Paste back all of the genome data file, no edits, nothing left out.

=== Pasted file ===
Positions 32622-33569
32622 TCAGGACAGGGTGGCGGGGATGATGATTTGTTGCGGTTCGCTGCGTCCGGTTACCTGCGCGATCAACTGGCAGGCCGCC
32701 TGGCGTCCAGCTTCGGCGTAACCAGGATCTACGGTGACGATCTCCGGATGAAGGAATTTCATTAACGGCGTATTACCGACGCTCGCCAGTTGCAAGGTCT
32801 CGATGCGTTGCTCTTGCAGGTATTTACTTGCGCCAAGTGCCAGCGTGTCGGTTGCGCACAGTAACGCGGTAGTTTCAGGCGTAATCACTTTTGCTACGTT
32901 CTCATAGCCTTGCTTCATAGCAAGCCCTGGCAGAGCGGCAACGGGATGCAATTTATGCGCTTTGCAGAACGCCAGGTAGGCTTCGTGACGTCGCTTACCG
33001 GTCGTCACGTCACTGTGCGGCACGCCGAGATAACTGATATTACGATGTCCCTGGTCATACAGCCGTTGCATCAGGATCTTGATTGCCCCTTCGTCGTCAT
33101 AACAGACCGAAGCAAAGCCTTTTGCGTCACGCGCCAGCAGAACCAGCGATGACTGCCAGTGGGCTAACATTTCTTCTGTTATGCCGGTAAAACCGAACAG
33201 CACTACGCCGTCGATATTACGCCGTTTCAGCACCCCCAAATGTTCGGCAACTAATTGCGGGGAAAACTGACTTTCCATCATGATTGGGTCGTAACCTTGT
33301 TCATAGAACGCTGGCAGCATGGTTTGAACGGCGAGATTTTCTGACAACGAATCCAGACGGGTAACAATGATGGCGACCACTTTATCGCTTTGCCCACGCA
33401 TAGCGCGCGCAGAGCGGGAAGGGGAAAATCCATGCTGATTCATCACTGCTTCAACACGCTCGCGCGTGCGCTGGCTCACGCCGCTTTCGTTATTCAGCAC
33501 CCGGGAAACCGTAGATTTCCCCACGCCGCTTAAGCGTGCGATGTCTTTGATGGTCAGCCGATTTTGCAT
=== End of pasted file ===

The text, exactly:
Positions 32622-33569
32622 TCAGGACAGGGTGGCGGGGATGATGATTTGTTGCGGTTCGCTGCGTCCGGTTACCTGCGCGATCAACTGGCAGGCCGCC
32701 TGGCGTCCAGCTTCGGCGTAACCAGGATCTACGGTGACGATCTCCGGATGAAGGAATTTCATTAACGGCGTATTACCGACGCTCGCCAGTTGCAAGGTCT
32801 CGATGCGTTGCTCTTGCAGGTATTTACTTGCGCCAAGTGCCAGCGTGTCGGTTGCGCACAGTAACGCGGTAGTTTCAGGCGTAATCACTTTTGCTACGTT
32901 CTCATAGCCTTGCTTCATAGCAAGCCCTGGCAGAGCGGCAACGGGATGCAATTTATGCGCTTTGCAGAACGCCAGGTAGGCTTCGTGACGTCGCTTACCG
33001 GTCGTCACGTCACTGTGCGGCACGCCGAGATAACTGATATTACGATGTCCCTGGTCATACAGCCGTTGCATCAGGATCTTGATTGCCCCTTCGTCGTCAT
33101 AACAGACCGAAGCAAAGCCTTTTGCGTCACGCGCCAGCAGAACCAGCGATGACTGCCAGTGGGCTAACATTTCTTCTGTTATGCCGGTAAAACCGAACAG
33201 CACTACGCCGTCGATATTACGCCGTTTCAGCACCCCCAAATGTTCGGCAACTAATTGCGGGGAAAACTGACTTTCCATCATGATTGGGTCGTAACCTTGT
33301 TCATAGAACGCTGGCAGCATGGTTTGAACGGCGAGATTTTCTGACAACGAATCCAGACGGGTAACAATGATGGCGACCACTTTATCGCTTTGCCCACGCA
33401 TAGCGCGCGCAGAGCGGGAAGGGGAAAATCCATGCTGATTCATCACTGCTTCAACACGCTCGCGCGTGCGCTGGCTCACGCCGCTTTCGTTATTCAGCAC
33501 CCGGGAAACCGTAGATTTCCCCACGCCGCTTAAGCGTGCGATGTCTTTGATGGTCAGCCGATTTTGCAT